SYDNEY, Australia (Jun. 23)
A South Australia resident was formally charged in an Adelaide magistrates court with participating in the mass murder of Jews, mostly women and children, in the Ukrainian village of Gnivan in 1942.
The accused, Mikolay Berezowsky, is the second person to be charged under Australia’s amended war crimes act, which allows World War II war crimes suspects living in Australia to be tried by Australian courts.
The state claims that Berezowsky headed the village police, which participated in the systematic killing of Jews that was part of the Nazi program of genocide.
According to senior prosecutor Sydney Tilmouth, the Ukrainian police, known as the Schutzmannschaft, arrested the entire Jewish population of Gnivan and forcibly marched the 102 Jews to a pit in the woods outside of town.
An exhumation performed by Australian investigators uncovered the remains of the victims, who were each killed by single bullet wounds to the head or by skull fractures.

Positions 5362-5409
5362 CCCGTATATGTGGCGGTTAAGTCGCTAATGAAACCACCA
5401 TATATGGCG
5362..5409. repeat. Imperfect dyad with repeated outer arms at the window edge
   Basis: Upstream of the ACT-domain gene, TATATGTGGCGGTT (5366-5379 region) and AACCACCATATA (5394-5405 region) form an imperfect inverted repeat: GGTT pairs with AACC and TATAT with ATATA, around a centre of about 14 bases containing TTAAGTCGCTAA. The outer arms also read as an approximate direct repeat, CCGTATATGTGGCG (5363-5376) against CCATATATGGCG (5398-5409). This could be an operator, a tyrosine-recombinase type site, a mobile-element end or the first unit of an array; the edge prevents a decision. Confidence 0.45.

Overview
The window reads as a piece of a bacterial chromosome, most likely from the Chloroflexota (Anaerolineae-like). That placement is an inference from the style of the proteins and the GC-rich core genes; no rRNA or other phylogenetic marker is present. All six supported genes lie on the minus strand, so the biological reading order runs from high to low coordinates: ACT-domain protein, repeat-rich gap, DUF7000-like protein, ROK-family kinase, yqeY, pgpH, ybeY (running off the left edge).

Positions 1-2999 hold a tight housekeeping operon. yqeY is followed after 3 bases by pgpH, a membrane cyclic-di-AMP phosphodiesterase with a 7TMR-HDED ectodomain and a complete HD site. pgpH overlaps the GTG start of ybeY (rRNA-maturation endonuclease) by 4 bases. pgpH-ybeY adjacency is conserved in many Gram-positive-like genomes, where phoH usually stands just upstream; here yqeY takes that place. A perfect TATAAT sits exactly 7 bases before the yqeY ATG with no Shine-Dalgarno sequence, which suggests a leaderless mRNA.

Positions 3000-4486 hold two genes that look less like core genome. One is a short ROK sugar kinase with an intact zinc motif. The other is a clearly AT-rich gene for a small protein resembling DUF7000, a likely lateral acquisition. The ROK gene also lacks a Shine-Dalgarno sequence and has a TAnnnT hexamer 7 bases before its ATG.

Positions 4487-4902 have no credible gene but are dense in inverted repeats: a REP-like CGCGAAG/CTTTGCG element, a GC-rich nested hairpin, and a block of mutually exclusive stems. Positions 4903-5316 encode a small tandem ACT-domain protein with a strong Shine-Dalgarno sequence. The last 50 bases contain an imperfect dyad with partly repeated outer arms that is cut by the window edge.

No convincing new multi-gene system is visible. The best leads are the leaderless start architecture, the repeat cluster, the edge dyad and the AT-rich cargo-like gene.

Forensic experts determined that 64 of the victims were women and 25 were under the age of 9 at the time of death.
The mass slaughter occurred in the spring or earlysummer of 1942, the prosecution says.
Prosecutors will present eye-witness evidence, documents from German archives and material taken from the defendant’s home to support their case.
The prosecution says it intends to prove that Berezowsky participated in the arrests of the Jewish villagers in full awareness that he was carrying out the genocidal policy of the German occupying forces.
Berezowsky’s trial could overlap that of Ivan Polyukhovich, another resident of Adelaide accused of complicity in the mass murder of 850 Jews in the Ukrainian village of Serniki during World War II.
Polyukhovich, the first Australian resident to be charged under the war crimes act, was arrested more than two years ago. He was ordered to stand trial by Magistrate Kelvyn Prescott earlier this month after the failure of his appeal to have the war crimes act invalidated.